Has any designer of a designer hotel ever actually bothered to stay in the designer hotel they designed?
The reason I ask is that Sugar Magnolia and I have just spent a few nights in a designer hotel in Bordeaux (it actually called itself a ’boutique’, but the term is effectively interchangeable with ‘designer’) .
This is by no means the first time that we have stayed in a pension with such a designation. Indeed, it’s by actively seeking-out ‘something different’ that I have now gathered a statistically significant amount of experience of designer hotels.
Don’t get me wrong. This isn’t some grumpy old man’s rant against all things new or in any way different. I have absolutely no problem with tasteful modern furnishings that don’t look like those you could find in any cloned hotel of a big chain anywhere in the world.
It’s just that I prefer it when they actually work.
Sadly, though, all that accumulated experience has led to the conclusion that there are two ineluctable, but entirely perverse, rules of designer hotel design that together contrive to nullify all the positives.
The first rule is that, apart from the bed, all other furniture – that it would be reasonable to assume is meant to be sat on – must be excruciatingly uncomfortable.
A few years ago we got a cheap off-season deal at a new hotel on Yas Island. It was so cheap that we opted for a suite. The separate sitting room looked terrific, but the sofa had been artfully deconstructed so that, if you leant back on it, the cushion – a long cylinder with the softly yielding consistency of a tree trunk – fell off.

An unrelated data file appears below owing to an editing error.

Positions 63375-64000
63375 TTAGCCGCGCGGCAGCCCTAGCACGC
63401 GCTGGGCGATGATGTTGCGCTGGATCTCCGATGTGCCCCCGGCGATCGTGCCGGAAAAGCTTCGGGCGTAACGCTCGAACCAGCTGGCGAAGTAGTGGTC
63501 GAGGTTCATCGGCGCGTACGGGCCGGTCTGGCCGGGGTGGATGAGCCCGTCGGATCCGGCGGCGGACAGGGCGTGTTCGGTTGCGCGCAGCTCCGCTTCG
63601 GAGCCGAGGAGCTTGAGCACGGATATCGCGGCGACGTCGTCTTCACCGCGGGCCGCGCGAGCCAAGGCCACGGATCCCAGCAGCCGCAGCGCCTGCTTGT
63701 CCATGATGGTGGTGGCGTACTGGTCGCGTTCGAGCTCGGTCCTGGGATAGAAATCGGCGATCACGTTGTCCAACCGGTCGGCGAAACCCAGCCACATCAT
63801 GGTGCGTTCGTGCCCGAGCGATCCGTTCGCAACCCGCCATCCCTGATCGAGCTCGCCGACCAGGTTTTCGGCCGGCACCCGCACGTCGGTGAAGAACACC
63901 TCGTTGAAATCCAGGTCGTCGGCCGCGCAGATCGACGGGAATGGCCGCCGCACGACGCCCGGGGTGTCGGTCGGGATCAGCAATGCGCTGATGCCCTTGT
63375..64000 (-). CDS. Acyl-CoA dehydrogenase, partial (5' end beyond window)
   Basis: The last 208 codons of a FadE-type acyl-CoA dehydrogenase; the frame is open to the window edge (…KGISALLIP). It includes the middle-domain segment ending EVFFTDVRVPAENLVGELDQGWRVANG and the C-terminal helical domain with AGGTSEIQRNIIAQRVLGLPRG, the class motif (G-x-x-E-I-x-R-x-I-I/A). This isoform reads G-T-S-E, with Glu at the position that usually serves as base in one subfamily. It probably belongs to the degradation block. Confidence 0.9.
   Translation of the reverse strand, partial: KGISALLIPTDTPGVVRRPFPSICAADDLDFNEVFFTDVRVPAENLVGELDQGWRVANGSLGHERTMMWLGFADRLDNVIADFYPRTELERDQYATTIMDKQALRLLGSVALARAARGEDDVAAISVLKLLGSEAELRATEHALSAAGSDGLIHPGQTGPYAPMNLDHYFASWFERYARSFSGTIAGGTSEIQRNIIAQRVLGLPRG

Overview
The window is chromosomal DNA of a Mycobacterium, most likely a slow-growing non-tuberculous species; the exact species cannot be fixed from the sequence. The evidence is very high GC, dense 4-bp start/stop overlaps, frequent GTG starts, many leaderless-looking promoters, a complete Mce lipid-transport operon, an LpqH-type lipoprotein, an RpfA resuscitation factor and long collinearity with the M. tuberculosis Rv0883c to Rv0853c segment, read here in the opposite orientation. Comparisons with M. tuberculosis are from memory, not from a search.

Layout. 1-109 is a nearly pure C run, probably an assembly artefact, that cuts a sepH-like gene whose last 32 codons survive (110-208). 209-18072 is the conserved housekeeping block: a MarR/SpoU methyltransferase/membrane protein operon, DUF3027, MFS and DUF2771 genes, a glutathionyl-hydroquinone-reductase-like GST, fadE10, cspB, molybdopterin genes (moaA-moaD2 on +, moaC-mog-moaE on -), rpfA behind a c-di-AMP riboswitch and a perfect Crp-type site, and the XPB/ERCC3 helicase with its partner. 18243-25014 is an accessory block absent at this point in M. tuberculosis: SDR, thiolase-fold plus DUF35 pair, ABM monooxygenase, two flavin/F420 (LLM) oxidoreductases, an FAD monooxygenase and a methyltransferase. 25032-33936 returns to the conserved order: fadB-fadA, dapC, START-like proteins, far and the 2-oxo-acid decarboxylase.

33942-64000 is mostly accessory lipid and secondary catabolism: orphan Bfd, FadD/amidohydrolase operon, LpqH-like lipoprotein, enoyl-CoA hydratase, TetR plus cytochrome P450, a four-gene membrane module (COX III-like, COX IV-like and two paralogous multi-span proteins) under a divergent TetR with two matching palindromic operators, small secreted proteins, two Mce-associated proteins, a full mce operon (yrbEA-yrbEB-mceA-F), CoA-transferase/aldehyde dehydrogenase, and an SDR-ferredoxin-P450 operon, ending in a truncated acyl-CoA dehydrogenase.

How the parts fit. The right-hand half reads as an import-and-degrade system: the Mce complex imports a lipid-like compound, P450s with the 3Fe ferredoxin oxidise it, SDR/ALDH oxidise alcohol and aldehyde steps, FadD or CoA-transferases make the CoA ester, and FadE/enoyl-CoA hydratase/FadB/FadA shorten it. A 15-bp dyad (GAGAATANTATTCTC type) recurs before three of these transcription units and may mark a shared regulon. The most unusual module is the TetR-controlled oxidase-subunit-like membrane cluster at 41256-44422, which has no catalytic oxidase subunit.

Then there was a far-from-cheap designer hotel in Paris where the non-bed furniture consisted of nothing more than a three-legged stool. Although, to be fair, one wall was entirely given over to a picture of the Moulin Rouge. So that’s alright then.
The second, and even more annoying, rule of designer hotel design is that the sanitary arrangements must be ludicrous.
We once (and it was only once) stayed in a designer hotel in Abu Dhabi which had a separate shower cubicle. All well and good – except that it was impossible to open the door to exit without sweeping all the water out with you, thereby flooding the bathroom.
When we pointed out this fatal flaw at checkout we got a weary sigh and an admission that all the other rooms had the same problem. It was ‘a design flaw’. Uh huh.
But the place in Bordeaux has taken this second iron law of designer hotel design – quite literally – to new heights. For some inexplicable reason the toilet bowl was set about halfway up the wall, such that anyone of even average height would struggle to maintain contact with the floor when using same.
Listen, self-important pony-tailed man in black t-shirt, there are critical times in everyone’s daily life when they need to have their feet firmly on the ground. What were you thinking of?
As if that wasn’t enough, the bath was actually in the bedroom. Are you having a laugh?
Most French hotel rooms are pretty small at the best of times. The walking-around, cat-swinging space in this one was further limited – almost to the point of extinction – by the presence in the body of the room of not only a jacuzzi bath but also two hand basins . There was no separate shower and nothing but parquet on the floor. Turning on the jacuzzi resulted in jets of water flying in all directions all over the room. What exactly was the thinking behind that, Mr Pony-tail?
So I think maybe I’m done with designer hotels. After all, if insanity can be defined as doing things over and over again and expecting different results, then to avoid being sectioned by well-meaning relatives perhaps we should stick to less ‘aspirational’ accommodation in future.
Now, where’s the nearest Premier Inn?